Reflections on Lumen Gentium, Part 27

27. Bishops, as vicars and ambassadors of Christ, govern the particular churches entrusted to them (58*) by their counsel, exhortations, example, and even by their authority and sacred power, which indeed they use only for the edification of their flock in truth and holiness, remembering that he who is greater should become as the lesser and he who is the chief become as the servant.(169) This power, which they personally exercise in Christ’s name, is proper, ordinary and immediate, although its exercise is ultimately regulated by the supreme authority of the Church, and can be circumscribed by certain limits, for the advantage of the Church or of the faithful. In virtue of this power, bishops have the sacred right and the duty before the Lord to make laws for their subjects, to pass judgment on them and to moderate everything pertaining to the ordering of worship and the apostolate.

The pastoral office or the habitual and daily care of their sheep is entrusted to them completely; nor are they to be regarded as vicars of the Roman Pontiffs, for they exercise an authority that is proper to them, and are quite correctly called “prelates,” heads of the people whom they govern.(59*) Their power, therefore, is not destroyed by the supreme and universal power, but on the contrary it is affirmed, strengthened and vindicated by it,(60*) since the Holy Spirit unfailingly preserves the form of government established by Christ the Lord in His Church.

A bishop, since he is sent by the Father to govern his family, must keep before his eyes the example of the Good Shepherd, who came not to be ministered unto but to minister,(170) and to lay down his life for his sheep.(171) Being taken from among men, and himself beset with weakness, he is able to have compassion on the ignorant and erring.(172) Let him not refuse to listen to his subjects, whom he cherishes as his true sons and exhorts to cooperate readily with him. As having one day to render an account for their souls,(173) he takes care of them by his prayer, preaching, and all the works of charity, and not only of them but also of those who are not yet of the one flock, who also are commended to him in the Lord. Since, like Paul the Apostle, he is debtor to all men, let him be ready to preach the Gospel to all,(174) and to urge his faithful to apostolic and missionary activity. But the faithful must cling to their bishop, as the Church does to Christ, and Jesus Christ to the Father, so that all may be of one mind through unity,(61*) and abound to the glory of God.(175)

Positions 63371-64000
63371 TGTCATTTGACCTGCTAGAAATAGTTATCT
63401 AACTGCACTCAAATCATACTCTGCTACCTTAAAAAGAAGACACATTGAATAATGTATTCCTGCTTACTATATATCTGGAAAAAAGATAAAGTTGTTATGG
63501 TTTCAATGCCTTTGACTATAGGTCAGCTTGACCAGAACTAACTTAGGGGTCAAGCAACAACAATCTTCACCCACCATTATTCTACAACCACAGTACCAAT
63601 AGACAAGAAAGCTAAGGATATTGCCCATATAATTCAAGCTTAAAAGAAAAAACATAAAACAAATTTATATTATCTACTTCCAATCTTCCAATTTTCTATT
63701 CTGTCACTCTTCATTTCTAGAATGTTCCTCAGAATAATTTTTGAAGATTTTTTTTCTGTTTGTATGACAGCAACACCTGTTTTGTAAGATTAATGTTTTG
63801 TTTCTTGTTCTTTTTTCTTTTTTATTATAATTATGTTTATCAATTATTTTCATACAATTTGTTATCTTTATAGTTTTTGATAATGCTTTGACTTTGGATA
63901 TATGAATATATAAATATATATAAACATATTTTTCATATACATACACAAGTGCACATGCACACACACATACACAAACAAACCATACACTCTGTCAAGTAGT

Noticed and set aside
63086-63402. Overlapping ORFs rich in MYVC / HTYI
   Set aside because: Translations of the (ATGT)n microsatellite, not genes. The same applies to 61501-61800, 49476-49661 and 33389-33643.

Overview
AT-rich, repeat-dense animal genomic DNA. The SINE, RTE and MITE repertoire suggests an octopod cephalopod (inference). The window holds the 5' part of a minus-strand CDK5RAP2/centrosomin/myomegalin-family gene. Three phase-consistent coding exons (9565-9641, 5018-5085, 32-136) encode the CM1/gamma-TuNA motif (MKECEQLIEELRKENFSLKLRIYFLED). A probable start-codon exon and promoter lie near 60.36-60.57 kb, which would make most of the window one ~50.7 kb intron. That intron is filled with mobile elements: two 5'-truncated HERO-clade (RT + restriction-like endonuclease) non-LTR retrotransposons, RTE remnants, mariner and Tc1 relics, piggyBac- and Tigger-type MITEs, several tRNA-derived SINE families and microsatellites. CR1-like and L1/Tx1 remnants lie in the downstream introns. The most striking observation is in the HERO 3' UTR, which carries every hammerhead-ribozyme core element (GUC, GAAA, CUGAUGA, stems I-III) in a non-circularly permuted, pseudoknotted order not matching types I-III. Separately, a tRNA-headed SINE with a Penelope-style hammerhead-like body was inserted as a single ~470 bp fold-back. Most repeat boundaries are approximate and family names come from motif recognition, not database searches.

169 Cf. Lk. 22:26-27.

170 Cf. Mt. 20:28; Mk. 10:45.

171 Cf. Jn. 10:11.

172 Cf. Heb. 5:1-2.

173 Cf. Heb. 13:17.

174 Cf. Rom. 1:14-15.

175 Cf. 1 Cor. 4:15.

(58) Benedictus XIV, Br. Romana Ecclesia, 5 oct. 1752, p 1: Bullarium Benedicti XIV, t. IV, Romae, 1758, 21: . Episcopus Christi typum gerit, Eiusque munere fungitur. Pius XII, Litt. Encycl. Mystici Corporis, 1. c., p. 211: . Assignatos sibi greges singuli singulos Christi nomine pascunt et regunt.

(59) Leo XIII, Epist. Encycl. Satis cognitum, 29 iun. 1896: ASS 28 (1895-96) p. 732. Idem, Epist. Officio sanctissimo, 22 dec. 1887: AAS 20 (1887) p. 264. Pius IX itt. Apost. ad Episcopol Geraniae, 12 mart. 1875, et alloc. onsist., 15 mart. 187S: Denz. 112-3117, in nova ed. tantum.

(60) Conc. Vat. I, Const. dogm. Pastor aeternus, 3: Denz. 1828 ( 3061) . Cfr. Relatio Zinelli: Mand 1 2, 1114 D.

(61) Cfr. S. Ignatius M., ad ephes. 5, 1: ed. Funk, I, p. 216.

 

Three things strike me, especially, about this paragraph. First is the admonition of Christ that those in leadership in His Church ought to regard themselves as servants, just as He regarded Himself. “I am among you as the one who serves” (Lk 22:27b). Christ came to serve, to offer His life as a sacrifice for the sake of the entire world. Just so, the bishop is to offer his life – his life of counsel, exhortation, example, authority and sacred power – for the sake of the particular church given to him.

Second, is the fact that bishops are not vicars of the Roman Pontiff. Rather, they are vicars of Christ. They are true successors of the apostles and, as such, hold true authority to teach, govern, and sanctify the faithful in their respective dioceses.

Third is the image of the bishop as the good shepherd of his diocese. In imitation of the Good Shepherd who laid down His life for His sheep, the bishop ought to be one who is among his people, as one of them, who walks with them, listens to them, exhorts and encourages them, sometimes admonishes them, but always and in all things desiring only to guide them to Christ. The bishop possesses the full power and authority of the Catholic priesthood. Pope Francis said of priests, “This is what I am asking you – be shepherds with the smell of sheep.”

Be Christ for all. Bring Christ to all. See Christ in all.

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